Christ the King Sunday

by Bear Wade

Hey King! Don’t Just Hang There, DO Something!
Luke 23:33-43
Christ the King Sunday
Analysis by Cathy Lessmann

33When they came to the place that is called The Skull, they crucified Jesus there with the criminals, one on his right and one on his left. 34Then Jesus said, “Father, forgive them; for they do not know what they are doing.” And they cast lots to divide his clothing. 35And the people stood by, watching; but the leaders scoffed at him, saying, “He saved others; let him save himself if he is the Messiah of God, his chosen one!” 36The soldiers also mocked him, coming up and offering him sour wine, 37and saying, “If you are the King of the Jews, save yourself!” 38There was also an inscription over him, “This is the King of the Jews.” 39One of the criminals who were hanged there kept deriding him and saying, “Are you not the Messiah? Save yourself and us!” 40But the other rebuked him, saying, “Do you not fear God, since you are under the same sentence of condemnation? 41And we indeed have been condemned justly, for we are getting what we deserve for our deeds, but this man has done nothing wrong.” 42Then he said, “Jesus, remember me when you come into your kingdom.” 43He replied, “Truly I tell you, today you will be with me in Paradise.”


DIAGNOSIS: Getting Things Done in This World

Step 1: Initial Diagnosis (External Problem) : Doers
Who of us hasn’t wished that we could be “king” for even just one day? Just think of the things we could DO if we possessed unlimited authority and power. Think of the justice we could ensure, the wrongs we could right, how we could/would make life better for everyone by redistributing wealth (granted, it would be by force). In short, think of all the people, including ourselves, we could SAVE! Interestingly, the word “save,” appears four times in this short pericope. It’s an action word. Kings DO things—like SAVE people and kingdoms. This is why Jesus so disillusions everyone—the leaders, the people, the soldiers, even his disciples—and gets mocked by them. He just doesn’t seem to DO anything, like save himself. Such pathetic inaction seems to contradict any possibility of his being king.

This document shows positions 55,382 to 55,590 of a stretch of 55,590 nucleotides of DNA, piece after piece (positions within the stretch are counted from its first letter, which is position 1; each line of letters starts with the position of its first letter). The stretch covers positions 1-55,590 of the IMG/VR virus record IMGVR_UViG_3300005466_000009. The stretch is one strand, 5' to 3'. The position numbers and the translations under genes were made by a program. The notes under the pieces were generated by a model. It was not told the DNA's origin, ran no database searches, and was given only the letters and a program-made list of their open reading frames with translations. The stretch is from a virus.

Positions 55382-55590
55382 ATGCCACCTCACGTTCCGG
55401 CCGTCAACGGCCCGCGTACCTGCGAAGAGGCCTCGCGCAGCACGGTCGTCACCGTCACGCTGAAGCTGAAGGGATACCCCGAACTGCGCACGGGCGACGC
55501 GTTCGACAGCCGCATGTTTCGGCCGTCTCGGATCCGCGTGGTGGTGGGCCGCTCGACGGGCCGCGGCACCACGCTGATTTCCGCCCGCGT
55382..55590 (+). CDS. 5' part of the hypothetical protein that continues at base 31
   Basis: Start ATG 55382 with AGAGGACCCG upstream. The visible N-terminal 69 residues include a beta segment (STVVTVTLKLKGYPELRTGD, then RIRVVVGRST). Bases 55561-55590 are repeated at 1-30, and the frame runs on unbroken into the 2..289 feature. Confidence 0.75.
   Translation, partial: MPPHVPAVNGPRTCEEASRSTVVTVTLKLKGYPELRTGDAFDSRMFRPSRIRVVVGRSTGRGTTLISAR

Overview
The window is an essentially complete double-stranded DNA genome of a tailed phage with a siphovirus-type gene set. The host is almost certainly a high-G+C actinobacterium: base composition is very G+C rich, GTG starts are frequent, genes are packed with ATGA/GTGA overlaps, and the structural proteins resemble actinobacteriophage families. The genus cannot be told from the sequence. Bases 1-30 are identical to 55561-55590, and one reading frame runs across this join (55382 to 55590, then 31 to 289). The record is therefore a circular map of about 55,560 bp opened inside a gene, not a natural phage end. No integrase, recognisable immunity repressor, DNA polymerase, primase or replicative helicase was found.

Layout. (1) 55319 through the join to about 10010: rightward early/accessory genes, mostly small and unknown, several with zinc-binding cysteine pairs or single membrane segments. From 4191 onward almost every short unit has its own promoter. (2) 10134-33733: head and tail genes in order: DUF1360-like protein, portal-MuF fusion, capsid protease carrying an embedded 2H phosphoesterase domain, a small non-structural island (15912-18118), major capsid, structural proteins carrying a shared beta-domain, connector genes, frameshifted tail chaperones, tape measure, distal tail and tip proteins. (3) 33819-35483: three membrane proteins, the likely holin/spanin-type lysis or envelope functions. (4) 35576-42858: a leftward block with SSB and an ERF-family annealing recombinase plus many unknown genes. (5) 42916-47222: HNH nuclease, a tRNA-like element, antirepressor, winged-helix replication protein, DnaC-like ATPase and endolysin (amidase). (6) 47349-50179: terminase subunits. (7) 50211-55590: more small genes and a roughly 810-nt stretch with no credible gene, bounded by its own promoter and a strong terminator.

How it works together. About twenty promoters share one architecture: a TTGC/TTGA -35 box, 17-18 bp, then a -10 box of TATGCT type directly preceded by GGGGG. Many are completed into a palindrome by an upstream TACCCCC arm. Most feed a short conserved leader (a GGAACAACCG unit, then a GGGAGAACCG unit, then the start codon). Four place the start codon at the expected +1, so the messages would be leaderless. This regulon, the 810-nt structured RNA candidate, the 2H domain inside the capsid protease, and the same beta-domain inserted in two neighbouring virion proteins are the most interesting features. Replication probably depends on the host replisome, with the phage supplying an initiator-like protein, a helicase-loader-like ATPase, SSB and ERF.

Nowadays, we experience the same disillusionment when Jesus fails to DO what we want him to do for us, say, get rid of our cancer or find us a job, or protect us from natural disasters. If he’s king of the cosmos, why doesn’t he DO something about this world-mess, not to mention our own life-messes? Why doesn’t He SAVE us the way we want (expect!) him to save us?

Step 2: Advanced Diagnosis (Internal Problem) : Saving
We get caught up in DOING because inside us all abides an innate conviction that it IS possible to save ourselves, if only we had just a little bit more power, or if only we tried just a little harder, or if we could only hook ourselves up to a super-king. Such an arrogant assumption really has a rational basis: it’s the way, or the “rules of the road,” by which we all operate. Paul called it relying on the Law. Deep down, we believe the Law is the means by which we can climb the ladder not just among peers (as we scramble to get to the top of our power-pyramids), but also up to God (called justifying ourselves). The thief next to Jesus articulates such thinking when he acknowledges, “we indeed have been condemned justly, for we are getting what we deserve for our deeds” (v. 41). That’s tit-for-tat, rewards and punishments.